The basic nutritional advice includes:

  • Eat unprocessed foods
  • Eat more veggies
  • Use meat as a side dish, not a main course
  • Eat whole grains, not refined grains[3]

Advertising

Eat whole grains when you want to learn how to get in shape.

    5. Watch Out for Travel

    Don’t let a four-day holiday interfere with your attempts when you’re learning how to get in shape. I don’t mean that you need to follow your diet and exercise plan without any excursion, but when you are in the first few weeks, still forming habits, be careful that a week long break doesn’t terminate your progress.

    This is also true of schedule changes that leave you suddenly busy or make it difficult to exercise. Have a backup plan so you can be consistent, at least for the first month when you are forming habits.

    If travel is on your schedule and can’t be avoided, make an exercise plan before you go[4], and make sure to pack exercise clothes and an exercise mat as motivation to keep you on track.

    6. Start Slow

    Ever start an exercise plan by running ten miles and then puking your guts out? Maybe you aren’t that extreme, but burnout is common early on when learning how to get in shape. You have a lifetime to be healthy, so don’t try to go from couch potato to athletic superstar in a week.

    If you are starting a running regime, for example, run less than you can to start. Starting strength training? Work with less weight than you could theoretically lift. Increasing intensity and pushing yourself can come later when your body becomes comfortable with regular exercise.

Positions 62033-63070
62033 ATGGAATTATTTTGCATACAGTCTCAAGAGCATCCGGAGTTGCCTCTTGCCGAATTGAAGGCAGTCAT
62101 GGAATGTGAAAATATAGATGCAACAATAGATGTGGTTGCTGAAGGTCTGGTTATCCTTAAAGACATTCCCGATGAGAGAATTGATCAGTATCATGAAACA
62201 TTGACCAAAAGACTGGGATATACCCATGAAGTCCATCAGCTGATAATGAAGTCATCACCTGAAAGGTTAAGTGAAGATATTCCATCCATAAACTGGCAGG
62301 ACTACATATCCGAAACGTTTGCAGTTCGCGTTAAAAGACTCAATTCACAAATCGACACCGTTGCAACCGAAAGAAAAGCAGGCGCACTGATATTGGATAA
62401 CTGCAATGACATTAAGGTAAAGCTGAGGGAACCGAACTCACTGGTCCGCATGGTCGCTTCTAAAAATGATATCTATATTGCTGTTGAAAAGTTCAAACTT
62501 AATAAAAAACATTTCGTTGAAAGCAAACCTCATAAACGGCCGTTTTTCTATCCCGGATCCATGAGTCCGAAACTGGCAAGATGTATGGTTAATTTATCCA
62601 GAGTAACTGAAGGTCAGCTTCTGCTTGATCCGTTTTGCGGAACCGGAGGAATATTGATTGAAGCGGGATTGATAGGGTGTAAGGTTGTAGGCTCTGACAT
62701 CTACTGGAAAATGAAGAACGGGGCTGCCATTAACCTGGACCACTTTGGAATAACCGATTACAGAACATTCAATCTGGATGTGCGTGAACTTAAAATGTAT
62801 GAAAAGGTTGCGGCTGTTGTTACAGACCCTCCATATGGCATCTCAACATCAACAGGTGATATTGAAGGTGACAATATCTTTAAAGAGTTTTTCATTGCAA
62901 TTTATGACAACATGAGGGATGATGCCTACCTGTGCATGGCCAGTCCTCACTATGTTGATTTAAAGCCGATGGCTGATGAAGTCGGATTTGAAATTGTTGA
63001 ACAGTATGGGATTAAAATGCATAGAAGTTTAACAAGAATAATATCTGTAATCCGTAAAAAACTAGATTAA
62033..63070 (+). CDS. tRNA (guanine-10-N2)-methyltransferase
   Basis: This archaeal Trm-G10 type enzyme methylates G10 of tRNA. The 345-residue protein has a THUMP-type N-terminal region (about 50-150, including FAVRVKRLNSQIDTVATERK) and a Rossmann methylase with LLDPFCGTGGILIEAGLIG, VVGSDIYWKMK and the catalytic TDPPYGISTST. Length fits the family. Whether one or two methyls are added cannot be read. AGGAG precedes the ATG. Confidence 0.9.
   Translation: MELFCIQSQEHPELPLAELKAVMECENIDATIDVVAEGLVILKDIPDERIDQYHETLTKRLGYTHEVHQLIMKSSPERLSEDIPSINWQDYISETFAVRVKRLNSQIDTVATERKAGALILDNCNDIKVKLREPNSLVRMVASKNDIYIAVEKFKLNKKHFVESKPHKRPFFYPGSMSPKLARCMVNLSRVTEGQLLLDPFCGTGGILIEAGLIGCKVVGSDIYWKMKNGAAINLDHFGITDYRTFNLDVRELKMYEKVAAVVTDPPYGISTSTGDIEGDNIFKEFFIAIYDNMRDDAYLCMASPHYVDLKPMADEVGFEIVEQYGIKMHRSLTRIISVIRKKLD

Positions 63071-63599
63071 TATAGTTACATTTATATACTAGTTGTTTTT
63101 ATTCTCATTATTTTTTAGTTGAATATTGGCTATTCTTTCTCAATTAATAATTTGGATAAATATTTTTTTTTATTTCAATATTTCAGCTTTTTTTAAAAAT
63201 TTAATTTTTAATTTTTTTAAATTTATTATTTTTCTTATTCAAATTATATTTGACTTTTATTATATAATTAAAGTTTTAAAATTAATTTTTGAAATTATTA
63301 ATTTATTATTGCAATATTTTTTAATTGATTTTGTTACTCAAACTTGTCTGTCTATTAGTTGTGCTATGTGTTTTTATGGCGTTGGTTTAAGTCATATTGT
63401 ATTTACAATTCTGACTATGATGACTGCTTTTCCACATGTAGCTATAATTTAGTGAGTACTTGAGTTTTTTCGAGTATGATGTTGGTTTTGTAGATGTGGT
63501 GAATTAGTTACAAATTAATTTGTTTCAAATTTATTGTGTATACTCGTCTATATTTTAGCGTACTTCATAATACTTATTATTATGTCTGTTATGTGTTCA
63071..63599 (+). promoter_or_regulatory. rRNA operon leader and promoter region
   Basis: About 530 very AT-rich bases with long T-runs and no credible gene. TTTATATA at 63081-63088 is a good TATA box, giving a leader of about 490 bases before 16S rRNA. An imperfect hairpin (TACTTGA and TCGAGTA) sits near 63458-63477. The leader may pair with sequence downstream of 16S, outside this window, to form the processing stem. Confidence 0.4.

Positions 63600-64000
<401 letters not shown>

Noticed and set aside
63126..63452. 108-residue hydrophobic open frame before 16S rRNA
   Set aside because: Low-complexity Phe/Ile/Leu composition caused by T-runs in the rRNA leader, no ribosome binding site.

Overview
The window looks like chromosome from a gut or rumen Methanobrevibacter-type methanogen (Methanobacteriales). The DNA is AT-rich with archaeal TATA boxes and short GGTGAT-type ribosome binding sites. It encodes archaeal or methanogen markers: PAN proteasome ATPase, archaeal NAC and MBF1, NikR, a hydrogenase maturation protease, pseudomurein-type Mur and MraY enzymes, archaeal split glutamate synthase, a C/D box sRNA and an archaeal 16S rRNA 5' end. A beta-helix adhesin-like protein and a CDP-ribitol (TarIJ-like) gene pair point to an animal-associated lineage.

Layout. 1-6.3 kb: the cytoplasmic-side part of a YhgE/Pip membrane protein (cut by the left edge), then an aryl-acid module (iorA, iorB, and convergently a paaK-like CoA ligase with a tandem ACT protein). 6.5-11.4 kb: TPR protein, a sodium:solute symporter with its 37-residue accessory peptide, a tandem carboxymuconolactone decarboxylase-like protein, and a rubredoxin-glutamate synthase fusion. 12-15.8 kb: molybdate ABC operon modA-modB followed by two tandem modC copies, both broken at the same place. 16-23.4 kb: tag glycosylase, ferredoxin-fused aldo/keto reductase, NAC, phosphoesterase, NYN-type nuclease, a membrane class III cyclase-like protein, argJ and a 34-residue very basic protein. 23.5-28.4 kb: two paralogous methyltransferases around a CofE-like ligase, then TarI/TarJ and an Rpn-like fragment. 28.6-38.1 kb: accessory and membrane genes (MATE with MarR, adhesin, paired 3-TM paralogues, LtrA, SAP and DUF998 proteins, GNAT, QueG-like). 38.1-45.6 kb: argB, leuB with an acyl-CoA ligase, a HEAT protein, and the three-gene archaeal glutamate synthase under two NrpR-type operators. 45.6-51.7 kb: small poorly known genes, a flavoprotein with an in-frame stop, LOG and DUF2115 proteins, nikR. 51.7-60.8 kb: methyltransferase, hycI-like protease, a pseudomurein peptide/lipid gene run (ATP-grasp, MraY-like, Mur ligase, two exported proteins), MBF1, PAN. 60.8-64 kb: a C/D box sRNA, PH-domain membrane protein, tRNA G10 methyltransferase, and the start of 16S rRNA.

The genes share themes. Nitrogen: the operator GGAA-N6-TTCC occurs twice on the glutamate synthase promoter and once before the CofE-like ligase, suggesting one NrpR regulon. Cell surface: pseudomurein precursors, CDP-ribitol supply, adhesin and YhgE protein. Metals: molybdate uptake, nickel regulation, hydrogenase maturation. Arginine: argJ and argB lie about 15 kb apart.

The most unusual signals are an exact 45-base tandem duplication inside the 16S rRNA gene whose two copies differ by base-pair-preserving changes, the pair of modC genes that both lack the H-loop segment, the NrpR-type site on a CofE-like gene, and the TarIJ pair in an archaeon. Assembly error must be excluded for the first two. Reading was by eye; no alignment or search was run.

Advertising

    7. Be Careful When Choosing a Workout Partner

    Should you have a workout partner? That depends. Workout partners can help you stay motivated and make exercising more fun. But they can also stop you from reaching your goals.

    My suggestion would be to have a workout partner, but when you start to plateau (either in physical ability, weight loss/gain, or overall health) and you haven’t reached your goals, consider mixing things up a bit.

    If you plateau, you may need to make changes to continue improving. In this case it’s important to talk to your workout partner about the changes you want to make, and if they don’t seem motivated to continue, offer a thirty day break where you both try different activities.

    I notice that guys working out together tend to match strength after a brief adjustment phase. Even if both are trying to improve, something seems to stall improvement once they reach a certain point. I found that I was able to lift as much as 30-50% more after taking a short break from my regular workout partner.

    Final Thoughts

    Learning how to get in shape in as little as two weeks sounds daunting, but if you’re motivated and have the time and energy to devote to it, it’s certainly possible.

    Find an exercise routine that works for you, eat healthy, drink lots of water, and watch as the transformation begins.

    More Tips on Getting in Shape

    Featured photo credit: Alexander Redl via unsplash.com

    Reference

    Read Next